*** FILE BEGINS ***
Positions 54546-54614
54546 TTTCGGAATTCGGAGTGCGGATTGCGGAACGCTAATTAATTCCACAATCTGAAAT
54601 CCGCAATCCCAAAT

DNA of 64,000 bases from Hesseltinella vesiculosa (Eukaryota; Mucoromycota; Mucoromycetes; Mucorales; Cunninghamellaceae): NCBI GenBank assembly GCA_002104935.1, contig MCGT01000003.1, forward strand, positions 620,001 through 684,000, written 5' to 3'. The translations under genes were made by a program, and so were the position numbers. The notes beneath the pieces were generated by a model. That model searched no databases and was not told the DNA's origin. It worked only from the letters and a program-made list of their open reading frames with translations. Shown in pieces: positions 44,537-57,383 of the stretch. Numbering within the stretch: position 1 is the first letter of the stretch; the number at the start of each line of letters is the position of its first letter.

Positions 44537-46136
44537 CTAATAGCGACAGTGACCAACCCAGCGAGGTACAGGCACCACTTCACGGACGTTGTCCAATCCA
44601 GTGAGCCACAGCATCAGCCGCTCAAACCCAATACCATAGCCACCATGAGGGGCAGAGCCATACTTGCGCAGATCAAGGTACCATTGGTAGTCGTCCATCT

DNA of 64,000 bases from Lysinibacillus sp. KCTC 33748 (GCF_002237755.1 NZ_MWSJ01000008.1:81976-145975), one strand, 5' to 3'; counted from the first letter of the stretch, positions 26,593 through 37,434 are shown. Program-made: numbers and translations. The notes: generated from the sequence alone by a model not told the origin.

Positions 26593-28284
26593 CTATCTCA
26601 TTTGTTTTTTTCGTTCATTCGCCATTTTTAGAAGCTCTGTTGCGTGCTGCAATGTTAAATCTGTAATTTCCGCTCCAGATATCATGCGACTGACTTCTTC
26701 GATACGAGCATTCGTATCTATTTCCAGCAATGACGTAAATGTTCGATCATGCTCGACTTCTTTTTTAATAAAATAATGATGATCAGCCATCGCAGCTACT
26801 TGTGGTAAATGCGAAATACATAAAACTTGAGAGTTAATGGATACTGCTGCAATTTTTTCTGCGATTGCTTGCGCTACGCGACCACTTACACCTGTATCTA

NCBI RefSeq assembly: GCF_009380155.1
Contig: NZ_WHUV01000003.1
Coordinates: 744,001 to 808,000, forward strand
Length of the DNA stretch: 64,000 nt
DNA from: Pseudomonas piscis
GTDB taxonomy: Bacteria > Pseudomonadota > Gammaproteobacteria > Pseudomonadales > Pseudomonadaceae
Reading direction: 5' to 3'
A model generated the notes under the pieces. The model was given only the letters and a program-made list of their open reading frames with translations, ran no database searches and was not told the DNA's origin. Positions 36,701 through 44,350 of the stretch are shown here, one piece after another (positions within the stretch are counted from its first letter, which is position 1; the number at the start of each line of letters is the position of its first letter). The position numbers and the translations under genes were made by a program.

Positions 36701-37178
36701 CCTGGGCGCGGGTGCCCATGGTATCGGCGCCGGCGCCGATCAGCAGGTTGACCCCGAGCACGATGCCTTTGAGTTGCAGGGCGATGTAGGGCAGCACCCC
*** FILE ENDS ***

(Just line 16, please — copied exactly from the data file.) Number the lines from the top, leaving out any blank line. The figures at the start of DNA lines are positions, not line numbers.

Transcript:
Coordinates: 744,001 to 808,000, forward strand